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Evolving Smarter: Six Key Stages of Smart Connected Operations


The focus of SmartOps is on moving the needle regarding “how” business operations can be transformed. To take full advantage of these opportunities, SmartOps requires its own lifecycle and maturity model...


What is SmartOps?

An Introduction to Smart Connected Operations

Operations optimization, or SmartOps, is the most impactful segment of the Industrial Internet of Things (IIoT), as it accounts for 7 of the Top 15 Operational KPIs. 72% of manufacturers have partially or fully implemented a smart factory strategy today.  Similarly, nearly two-thirds (65%) are in various stages of implementing their IoT strategy. [IoT Analytics]

Without context, IoT means everything and, at the same time, means nothing. The context here and now is that IoT is improving the efficiency and productivity of business operations through the use of connected sensors and devices. It's the biggest growth area we're seeing in IoT, with data insight driving clear business value.

SmartOps includes settings and use cases that span factories and industrial environments, to work sites and smart buildings to smart cities and outdoor lighting infrastructure.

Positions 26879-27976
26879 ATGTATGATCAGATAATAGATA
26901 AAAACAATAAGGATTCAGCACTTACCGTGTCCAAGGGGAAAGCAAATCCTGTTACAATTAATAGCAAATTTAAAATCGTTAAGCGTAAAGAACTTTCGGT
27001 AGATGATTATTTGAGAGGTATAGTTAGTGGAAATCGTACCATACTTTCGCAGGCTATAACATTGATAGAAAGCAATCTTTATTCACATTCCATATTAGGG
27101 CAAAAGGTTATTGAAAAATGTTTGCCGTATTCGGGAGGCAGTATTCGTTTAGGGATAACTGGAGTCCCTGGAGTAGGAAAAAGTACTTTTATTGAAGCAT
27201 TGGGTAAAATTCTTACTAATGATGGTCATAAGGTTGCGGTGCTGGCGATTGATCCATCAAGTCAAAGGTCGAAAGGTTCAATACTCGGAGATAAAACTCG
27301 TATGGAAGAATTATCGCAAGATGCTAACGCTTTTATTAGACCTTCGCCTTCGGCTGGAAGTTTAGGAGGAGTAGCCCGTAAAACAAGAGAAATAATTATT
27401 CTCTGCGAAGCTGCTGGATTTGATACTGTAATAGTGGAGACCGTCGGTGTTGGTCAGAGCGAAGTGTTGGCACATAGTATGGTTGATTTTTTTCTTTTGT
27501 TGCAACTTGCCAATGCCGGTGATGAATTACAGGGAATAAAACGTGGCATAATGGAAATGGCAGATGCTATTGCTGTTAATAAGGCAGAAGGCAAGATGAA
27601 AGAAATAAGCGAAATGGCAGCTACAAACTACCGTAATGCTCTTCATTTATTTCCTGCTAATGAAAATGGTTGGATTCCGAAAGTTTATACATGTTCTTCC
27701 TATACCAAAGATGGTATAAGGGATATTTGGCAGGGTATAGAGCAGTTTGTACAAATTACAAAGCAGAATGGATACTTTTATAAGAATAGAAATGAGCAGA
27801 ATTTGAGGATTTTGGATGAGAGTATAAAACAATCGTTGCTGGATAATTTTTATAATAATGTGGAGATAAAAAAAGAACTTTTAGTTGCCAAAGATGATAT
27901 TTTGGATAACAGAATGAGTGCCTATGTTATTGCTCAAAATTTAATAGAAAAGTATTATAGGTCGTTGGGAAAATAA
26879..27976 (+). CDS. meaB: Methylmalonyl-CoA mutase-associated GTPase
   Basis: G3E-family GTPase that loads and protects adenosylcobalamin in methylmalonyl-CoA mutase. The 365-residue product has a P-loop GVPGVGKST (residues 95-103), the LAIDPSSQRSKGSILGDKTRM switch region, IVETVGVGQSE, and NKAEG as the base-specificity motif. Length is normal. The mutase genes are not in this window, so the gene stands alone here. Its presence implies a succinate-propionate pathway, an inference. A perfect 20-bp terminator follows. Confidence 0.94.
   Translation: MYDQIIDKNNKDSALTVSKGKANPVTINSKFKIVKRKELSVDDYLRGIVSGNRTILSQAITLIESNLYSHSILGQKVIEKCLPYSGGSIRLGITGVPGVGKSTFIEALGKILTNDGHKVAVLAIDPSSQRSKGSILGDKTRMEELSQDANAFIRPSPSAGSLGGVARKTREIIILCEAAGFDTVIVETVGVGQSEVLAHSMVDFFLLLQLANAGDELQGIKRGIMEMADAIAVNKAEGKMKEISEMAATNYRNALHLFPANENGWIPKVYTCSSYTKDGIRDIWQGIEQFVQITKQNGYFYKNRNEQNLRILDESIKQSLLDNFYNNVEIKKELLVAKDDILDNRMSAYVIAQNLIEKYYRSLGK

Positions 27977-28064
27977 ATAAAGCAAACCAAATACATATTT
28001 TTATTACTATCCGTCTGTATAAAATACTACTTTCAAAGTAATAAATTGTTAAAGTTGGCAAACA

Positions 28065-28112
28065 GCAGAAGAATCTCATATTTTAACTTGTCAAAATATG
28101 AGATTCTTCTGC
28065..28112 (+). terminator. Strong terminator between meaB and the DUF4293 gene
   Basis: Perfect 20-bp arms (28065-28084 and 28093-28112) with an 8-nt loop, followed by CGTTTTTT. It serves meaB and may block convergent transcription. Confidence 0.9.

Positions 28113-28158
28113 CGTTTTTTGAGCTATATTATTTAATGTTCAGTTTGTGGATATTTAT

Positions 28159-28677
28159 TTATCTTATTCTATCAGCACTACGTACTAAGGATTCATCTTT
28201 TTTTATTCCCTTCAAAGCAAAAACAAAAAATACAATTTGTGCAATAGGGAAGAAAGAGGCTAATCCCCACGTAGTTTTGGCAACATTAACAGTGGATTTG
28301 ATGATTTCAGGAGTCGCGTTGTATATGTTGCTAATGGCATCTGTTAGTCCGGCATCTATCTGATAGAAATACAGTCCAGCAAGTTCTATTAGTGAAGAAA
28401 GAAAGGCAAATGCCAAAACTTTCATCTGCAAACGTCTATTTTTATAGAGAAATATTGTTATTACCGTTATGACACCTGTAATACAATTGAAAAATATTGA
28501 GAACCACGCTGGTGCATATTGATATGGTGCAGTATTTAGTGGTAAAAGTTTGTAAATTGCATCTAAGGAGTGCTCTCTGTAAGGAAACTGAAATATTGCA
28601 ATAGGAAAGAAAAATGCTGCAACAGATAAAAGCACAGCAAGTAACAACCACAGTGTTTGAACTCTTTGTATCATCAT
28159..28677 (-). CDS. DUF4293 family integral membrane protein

SmartOps, a.k.a. Smart Connected Operations or SCO, leverage IoT technologies to generate insights and continuous improvement at scale. SmartOps capabilities enable new business models and can dramatically improve operational performance.

Not unlike DevOps, SmartOps is a set of practices that combines IoT automation technology with ongoing business operations processes to achieve operational excellence.


Smart Connected Operations vs. Smart Connected Project

Since Michael Porter introduced Smart, Connected Product (SCP) in 2014, it has largely driven the “what” of IoT – more specifically, the definition of what a great IoT product should be.

Porter defined four (4) areas of SCP capabilities that progressively build on each other: monitoring, control, optimization, and autonomy. 

Our experience is that many companies are focused on building smart, connected products, but with very little focus on operational excellence. We also see tremendous opportunities to improve operational excellence using IoT, even if connectivity isn’t a feature of your end-product.

 Unique benefits of SmartOps include:

  • Environmental, social, and governance (ESG) drivers
  • Sustainability improvements
  • Business and product scalability
  • “Product-as-a-Service” enablement, which can remove middleman layers (i.e., distributors, dealers, etc.) for direct contact with end-customers
  • More effective partnerships

The focus of SmartOps is on moving the needle regarding “how” business operations can be transformed. To take full advantage of these opportunities, SmartOps requires its own lifecycle and maturity model.

In the Smart Connected Operations world, these capabilities transform into six (6) stages of lifecycle maturity: monitoring, control, insights, optimization, augmentation, and autonomy.